Editor’s Note: This post on feminist giving trends was originally published on August 3, 2020.
Since I launched Philanthropy Women in 2017, and even before then, I have been paying close attention to the feminist giving trends, as well as the big plays and strategy shifts, happening in feminist giving. For that reason, I thought it might be helpful to enumerate some of those gender equality giving trends and other happenings, and flesh out what they mean both now and for the future of philanthropy.
1. Women Funders Are Getting More Ambitious With Their Strategies
I see women funders getting more ambitious with their strategies in many different ways, both in terms of the subjects they will fund as well as the approaches they are willing to try. This means they are doing bolder things with their money, which often translates into helping our culture to become more inclusive and knowledgeable about difference. For example, Mona Sinha, Chair of the Women Moving Millions Board, has done some amazing work lately supporting the documentary Disclosure. This film does groundbreaking work in terms of exploring the growing world of gender transition, helping this community to be seen and valued by society. Being unafraid to cross the barrier and fund the LGBTQ community is just one of the many bold strategies that more feminist funders are adopting more frequently.
2. Big Funders Are Making Gender Equality a Priority
MacKenzie Bezos gets the accolades on this one, since now that she is out to distribute her largesse, she has chosen many women’s organizations and gender equality organizations to support. I’m not sure that gender equality is in her top three now, but it seems likely it could rise to that position in the next few years.
2020 also marks the year that the Bill & Melinda Gates Foundation announced their first Gender Equality President, another milestone in establishing this funding area as a priority. Other donors who are also giving gender equality more priority: Beyonce, Serena Williams, Emma Watson, Charlize Theron, and Michelle Obama, to name just a few.
3. Women Donors Are Getting More Intersectional
Intersectionalism — it’s everywhere. Well, not exactly, but the word is coming up in more and more contexts, and oftentimes the people bringing it up are feminist givers. Looking for a recent example? Check out our webinar with donor Suzanne Lerner, as she discusses her growing intersectional approach. Liveblog – What Donors Can Do About Lack of Funding for Women and Girls of Color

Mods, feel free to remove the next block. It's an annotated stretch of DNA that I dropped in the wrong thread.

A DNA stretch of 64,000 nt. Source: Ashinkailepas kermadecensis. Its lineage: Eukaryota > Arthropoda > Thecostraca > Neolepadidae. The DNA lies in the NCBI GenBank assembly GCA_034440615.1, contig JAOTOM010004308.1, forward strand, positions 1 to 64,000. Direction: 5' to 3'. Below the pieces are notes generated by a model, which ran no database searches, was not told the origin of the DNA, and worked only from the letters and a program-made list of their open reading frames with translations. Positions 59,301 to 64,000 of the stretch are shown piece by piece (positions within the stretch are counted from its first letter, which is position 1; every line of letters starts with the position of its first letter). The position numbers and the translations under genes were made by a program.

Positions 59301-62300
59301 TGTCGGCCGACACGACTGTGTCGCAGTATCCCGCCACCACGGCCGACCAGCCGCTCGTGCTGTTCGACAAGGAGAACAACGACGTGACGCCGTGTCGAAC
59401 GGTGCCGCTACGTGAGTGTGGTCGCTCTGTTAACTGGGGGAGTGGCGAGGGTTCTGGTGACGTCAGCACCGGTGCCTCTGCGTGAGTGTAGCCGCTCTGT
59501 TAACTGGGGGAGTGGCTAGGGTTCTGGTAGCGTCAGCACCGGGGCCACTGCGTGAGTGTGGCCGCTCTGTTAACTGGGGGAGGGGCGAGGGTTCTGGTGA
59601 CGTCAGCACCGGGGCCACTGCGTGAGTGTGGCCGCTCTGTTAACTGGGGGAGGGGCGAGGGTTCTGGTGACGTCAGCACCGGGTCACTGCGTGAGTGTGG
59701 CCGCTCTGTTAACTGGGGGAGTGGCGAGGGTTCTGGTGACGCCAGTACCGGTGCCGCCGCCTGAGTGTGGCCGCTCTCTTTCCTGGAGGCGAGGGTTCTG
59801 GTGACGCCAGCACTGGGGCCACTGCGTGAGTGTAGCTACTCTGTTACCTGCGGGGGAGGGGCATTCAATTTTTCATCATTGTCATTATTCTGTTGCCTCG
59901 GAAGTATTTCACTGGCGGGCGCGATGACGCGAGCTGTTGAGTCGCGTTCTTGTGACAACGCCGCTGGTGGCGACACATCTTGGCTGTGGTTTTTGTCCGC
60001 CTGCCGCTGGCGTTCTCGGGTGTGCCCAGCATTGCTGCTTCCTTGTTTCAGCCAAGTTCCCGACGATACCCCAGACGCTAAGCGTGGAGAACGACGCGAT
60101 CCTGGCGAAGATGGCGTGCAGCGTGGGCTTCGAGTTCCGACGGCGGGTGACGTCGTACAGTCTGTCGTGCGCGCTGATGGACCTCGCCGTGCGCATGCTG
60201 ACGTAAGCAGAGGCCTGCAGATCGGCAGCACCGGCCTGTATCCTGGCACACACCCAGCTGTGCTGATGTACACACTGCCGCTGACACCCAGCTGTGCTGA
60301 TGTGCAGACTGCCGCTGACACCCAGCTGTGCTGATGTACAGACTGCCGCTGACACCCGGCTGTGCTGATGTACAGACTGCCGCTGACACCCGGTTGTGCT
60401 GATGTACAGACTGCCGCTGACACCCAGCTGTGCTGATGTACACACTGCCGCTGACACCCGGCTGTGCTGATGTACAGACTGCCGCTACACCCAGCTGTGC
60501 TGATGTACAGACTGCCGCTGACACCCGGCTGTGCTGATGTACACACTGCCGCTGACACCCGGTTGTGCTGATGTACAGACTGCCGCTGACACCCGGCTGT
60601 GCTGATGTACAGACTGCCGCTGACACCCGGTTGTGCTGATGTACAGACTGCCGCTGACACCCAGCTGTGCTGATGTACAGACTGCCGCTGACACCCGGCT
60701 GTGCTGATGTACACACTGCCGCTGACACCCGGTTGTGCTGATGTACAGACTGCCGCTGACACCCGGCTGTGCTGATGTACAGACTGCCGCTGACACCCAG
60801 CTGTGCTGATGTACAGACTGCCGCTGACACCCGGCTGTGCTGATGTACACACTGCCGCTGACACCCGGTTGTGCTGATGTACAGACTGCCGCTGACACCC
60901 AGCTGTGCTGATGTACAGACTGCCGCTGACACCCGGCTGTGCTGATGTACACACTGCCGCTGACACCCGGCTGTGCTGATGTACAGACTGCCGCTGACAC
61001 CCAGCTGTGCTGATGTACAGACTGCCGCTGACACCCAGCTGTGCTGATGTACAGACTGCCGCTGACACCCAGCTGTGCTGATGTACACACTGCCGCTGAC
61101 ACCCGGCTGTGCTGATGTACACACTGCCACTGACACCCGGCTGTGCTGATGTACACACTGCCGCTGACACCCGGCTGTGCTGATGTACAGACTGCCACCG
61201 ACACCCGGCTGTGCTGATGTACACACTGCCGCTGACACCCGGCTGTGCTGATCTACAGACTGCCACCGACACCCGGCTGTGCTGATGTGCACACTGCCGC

4. Feminist Givers are Getting More Environmental
Organizations like Rachel’s Network, Global Greengrants, and The Hive Fund are getting the ecofeminist agenda on the public policy docket, and helping philanthropy at large recognize how to fund environmental work in a way that also promotes gender equality.
5. Gender Equality Donors are Getting More Political
One woman donor, who ran a network for women donors for over a decade, told me that she is moving much further into political work. This seems to be a trend overall, with Melinda Gates funding major efforts to get women more political traction, and organizations like Women’s Funding Network discussing political strategizing for women across the country. Organizations like Women Donors Network have funded major research projects to identify the problem of women’s under-representation in politics, helping to guide us toward solutions.
6. Feminist Giving is Doing More to Support Women Entrepreneurs
There’s lots of news in this arena, such as Stacy’s Rise recently announcing $10 K grants for Female Founders and Barefoot Wines announced it will be giving $1 K grants to Black Women in beauty biz. These are just small examples of a larger trend across corporations and donors speaking directly to women entrepreneurs as important constituents, and providing them support.
7. Women Donors Are Getting More Tech Savvy
WPI has this subject covered and we did some liveblogging of the news. Bottom line: women givers are good with the online giving and are done wasting time on outdated systems. So make your systems women-giver friendly, tech world!
8. State-Based Women’s Funds Are Getting More Powerful
Some of the most effective funding strategies happening right now come out of the Ms. Foundation for Women, the New York Women’s Foundation, the Women’s Foundation California, and many other state and regional women’s funds and foundations across the country. These hubs fund some of the most innovative, inclusive, and systems-focused philanthropy out there. Under the umbrella of the Women’s Funding Network, these organizations have broken new ground in terms of inclusiveness, forming coalitions like Young Women’s Initiative, a nationwide network of women’s funds addressing the needs of young women and girls of color.